8 Sell Reach during buy-mode Sense and Respond to increase lifetime value Speak Research needs Inform and build relationships through e-mail Serve Provide online content and services Save Sell and service more efficiently Sizzle Differentiate our brand The Online Value Proposition: How To Deliver Value? VALUE FROM CUSTOMERS VALUE FROM COMPANY Cost I want the best deal Be cheaper to own. Convenience Save me time Be faster & simpler Content Help me decide Make my life easier Customisation Tailor it for me Personalise my recommendations Choice Fit my unique needs Making the right choice Community I want to belong

9 Profit = Revenue - Costs Sales turnover plus other income, e.g. interest Fixed + variable A good business model does two things; Generates sufficient profit for the owners, consistently and sustainably. Generates enough revenue to pay its bills when due. Business Models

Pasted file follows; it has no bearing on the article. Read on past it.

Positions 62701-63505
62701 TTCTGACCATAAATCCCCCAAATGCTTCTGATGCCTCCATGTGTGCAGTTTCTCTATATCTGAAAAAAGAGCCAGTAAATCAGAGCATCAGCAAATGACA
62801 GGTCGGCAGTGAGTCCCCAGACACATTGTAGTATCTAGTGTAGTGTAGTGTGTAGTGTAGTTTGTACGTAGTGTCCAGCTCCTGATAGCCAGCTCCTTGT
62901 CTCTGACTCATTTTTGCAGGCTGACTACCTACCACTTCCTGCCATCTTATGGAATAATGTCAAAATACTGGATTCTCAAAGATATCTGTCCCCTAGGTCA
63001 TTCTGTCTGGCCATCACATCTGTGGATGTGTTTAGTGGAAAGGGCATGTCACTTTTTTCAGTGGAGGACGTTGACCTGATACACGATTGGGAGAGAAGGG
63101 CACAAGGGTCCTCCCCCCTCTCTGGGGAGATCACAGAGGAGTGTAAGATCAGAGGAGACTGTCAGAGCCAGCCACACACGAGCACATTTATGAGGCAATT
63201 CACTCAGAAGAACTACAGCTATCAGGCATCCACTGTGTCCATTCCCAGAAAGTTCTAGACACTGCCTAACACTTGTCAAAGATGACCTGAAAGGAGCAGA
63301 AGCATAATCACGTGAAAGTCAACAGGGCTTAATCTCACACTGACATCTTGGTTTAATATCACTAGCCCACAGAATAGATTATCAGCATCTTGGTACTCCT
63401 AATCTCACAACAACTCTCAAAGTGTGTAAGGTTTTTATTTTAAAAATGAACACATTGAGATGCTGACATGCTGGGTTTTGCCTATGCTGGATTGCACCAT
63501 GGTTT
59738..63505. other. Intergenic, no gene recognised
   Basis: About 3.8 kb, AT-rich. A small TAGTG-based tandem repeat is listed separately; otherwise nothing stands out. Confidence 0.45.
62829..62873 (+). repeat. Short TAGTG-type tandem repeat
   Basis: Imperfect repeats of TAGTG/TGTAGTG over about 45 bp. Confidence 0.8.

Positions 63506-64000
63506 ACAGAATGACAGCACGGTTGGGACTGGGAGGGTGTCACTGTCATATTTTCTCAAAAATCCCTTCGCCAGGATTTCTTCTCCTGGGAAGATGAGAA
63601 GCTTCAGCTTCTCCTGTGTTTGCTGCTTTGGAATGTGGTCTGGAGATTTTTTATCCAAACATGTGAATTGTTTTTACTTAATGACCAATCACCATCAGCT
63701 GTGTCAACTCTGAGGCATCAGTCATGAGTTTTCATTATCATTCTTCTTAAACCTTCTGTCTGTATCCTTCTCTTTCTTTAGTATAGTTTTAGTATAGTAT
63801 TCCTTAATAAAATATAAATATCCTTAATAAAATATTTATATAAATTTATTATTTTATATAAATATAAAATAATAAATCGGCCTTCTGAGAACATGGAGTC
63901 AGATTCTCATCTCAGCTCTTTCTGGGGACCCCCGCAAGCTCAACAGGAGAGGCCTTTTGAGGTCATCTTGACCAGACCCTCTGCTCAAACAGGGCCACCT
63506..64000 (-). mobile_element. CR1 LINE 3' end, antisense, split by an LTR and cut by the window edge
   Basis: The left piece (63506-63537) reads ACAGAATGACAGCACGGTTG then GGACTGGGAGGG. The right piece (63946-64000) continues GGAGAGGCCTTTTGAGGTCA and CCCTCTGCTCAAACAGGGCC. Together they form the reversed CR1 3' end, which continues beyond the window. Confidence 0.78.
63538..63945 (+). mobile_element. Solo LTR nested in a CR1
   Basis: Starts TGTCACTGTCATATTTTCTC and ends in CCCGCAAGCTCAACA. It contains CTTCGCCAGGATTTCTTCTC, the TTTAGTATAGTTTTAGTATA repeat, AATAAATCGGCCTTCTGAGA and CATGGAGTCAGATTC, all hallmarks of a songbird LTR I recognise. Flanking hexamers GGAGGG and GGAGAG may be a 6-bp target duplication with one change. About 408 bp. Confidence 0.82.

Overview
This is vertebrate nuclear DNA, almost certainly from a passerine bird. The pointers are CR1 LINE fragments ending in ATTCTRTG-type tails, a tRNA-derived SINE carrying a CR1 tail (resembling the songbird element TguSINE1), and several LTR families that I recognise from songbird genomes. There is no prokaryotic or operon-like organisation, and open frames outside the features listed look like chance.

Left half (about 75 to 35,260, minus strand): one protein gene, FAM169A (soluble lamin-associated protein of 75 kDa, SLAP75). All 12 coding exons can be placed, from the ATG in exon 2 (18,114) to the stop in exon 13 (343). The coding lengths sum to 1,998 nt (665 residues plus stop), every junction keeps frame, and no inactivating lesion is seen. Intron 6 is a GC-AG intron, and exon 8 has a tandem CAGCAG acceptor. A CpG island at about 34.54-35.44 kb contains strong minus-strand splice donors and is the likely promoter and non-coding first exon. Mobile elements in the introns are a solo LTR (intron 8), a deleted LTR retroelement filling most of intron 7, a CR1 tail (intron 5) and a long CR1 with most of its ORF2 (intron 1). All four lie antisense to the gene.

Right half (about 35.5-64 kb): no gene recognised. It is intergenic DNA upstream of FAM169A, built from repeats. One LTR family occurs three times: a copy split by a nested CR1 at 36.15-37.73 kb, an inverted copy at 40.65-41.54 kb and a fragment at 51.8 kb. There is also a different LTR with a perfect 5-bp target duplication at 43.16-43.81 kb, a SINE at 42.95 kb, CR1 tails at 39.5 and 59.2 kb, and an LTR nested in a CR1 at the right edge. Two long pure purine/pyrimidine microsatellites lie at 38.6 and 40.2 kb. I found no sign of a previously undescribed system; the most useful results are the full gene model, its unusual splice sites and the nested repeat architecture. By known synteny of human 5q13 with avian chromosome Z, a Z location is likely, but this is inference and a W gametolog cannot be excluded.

10 Who can we transact with? Consumer or citizen Consumer-to-consumer (C2C) eBay, peer-to-peer, blogs and communities Consumer-to-business (C2B) Consumer-feedback, communities, campaigns Consumer-to-Government (C2G) Feedback through pressure groups or individual sites Business (organisations) Business-to-consumer (B2C) Transactional, relationship- building, brand-building, Media owner. Comparison intermediary Business –to-Business (B2B) Transactional, relationship- building, brand-building, Media owner. B2B market places Business-to-Government (G2B) Feedback to government businesses and non- government organisations Government Government-to-consumer (G2C) National govt transactional (Inland rev), National govt information. Local govt services Government-to-business (G2B) Govt services and transactions (tax), legal regulations Government-to-Government (G2G) Inter-government services, exchange of information From: Supplier of content/service To: Consumer of content/service Govt Business Consumer Chaffey and Ellis-Chadwick, 2012

11 Potential Revenue Models Product/service sales Advertising Sponsorship Subscription Affiliate Infomediaries ‘Freemium’